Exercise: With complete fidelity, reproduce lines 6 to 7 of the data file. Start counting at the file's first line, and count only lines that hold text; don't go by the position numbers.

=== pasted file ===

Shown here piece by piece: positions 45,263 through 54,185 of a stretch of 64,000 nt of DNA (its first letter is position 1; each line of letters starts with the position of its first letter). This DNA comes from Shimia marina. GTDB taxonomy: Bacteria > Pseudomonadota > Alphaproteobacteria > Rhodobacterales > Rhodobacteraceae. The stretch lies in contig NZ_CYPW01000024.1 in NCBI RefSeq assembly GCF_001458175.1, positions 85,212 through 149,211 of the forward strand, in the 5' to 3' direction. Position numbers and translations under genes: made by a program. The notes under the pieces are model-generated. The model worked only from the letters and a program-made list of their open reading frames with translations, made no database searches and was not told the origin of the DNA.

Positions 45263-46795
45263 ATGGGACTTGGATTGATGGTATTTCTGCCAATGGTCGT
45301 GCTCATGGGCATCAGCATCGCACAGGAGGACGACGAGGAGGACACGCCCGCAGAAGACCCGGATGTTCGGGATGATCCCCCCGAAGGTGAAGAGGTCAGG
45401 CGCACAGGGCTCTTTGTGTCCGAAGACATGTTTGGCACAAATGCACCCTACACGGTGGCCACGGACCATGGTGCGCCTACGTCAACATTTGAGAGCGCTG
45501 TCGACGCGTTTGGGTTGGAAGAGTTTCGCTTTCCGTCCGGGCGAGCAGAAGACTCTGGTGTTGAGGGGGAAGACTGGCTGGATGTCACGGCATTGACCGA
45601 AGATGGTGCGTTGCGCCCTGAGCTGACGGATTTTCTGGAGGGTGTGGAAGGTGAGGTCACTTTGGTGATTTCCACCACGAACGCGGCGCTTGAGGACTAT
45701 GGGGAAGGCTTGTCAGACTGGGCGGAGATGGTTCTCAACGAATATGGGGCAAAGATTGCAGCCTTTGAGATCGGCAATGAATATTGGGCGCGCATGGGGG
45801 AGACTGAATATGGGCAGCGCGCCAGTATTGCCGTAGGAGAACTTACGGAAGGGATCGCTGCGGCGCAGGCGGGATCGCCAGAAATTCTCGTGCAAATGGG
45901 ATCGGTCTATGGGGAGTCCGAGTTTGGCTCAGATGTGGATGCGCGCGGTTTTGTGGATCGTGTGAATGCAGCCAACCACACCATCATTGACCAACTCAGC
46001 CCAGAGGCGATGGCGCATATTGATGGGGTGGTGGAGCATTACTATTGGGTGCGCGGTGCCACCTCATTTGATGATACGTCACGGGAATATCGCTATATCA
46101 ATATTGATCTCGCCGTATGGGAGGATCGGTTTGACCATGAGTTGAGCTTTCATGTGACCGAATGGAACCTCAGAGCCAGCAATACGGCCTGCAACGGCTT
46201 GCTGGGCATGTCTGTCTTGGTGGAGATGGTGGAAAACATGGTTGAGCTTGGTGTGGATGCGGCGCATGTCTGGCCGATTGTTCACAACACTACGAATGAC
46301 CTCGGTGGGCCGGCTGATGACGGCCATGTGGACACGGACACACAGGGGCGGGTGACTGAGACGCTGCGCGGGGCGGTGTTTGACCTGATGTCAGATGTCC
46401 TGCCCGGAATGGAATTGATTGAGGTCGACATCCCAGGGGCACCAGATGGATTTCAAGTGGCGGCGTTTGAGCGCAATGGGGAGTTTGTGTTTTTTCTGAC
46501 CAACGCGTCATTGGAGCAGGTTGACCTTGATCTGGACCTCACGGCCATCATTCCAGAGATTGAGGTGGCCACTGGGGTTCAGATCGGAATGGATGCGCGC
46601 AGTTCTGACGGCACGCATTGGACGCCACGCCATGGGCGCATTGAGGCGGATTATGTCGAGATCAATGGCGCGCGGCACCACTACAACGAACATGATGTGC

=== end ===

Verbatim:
45501 TCGACGCGTTTGGGTTGGAAGAGTTTCGCTTTCCGTCCGGGCGAGCAGAAGACTCTGGTGTTGAGGGGGAAGACTGGCTGGATGTCACGGCATTGACCGA
45601 AGATGGTGCGTTGCGCCCTGAGCTGACGGATTTTCTGGAGGGTGTGGAAGGTGAGGTCACTTTGGTGATTTCCACCACGAACGCGGCGCTTGAGGACTAT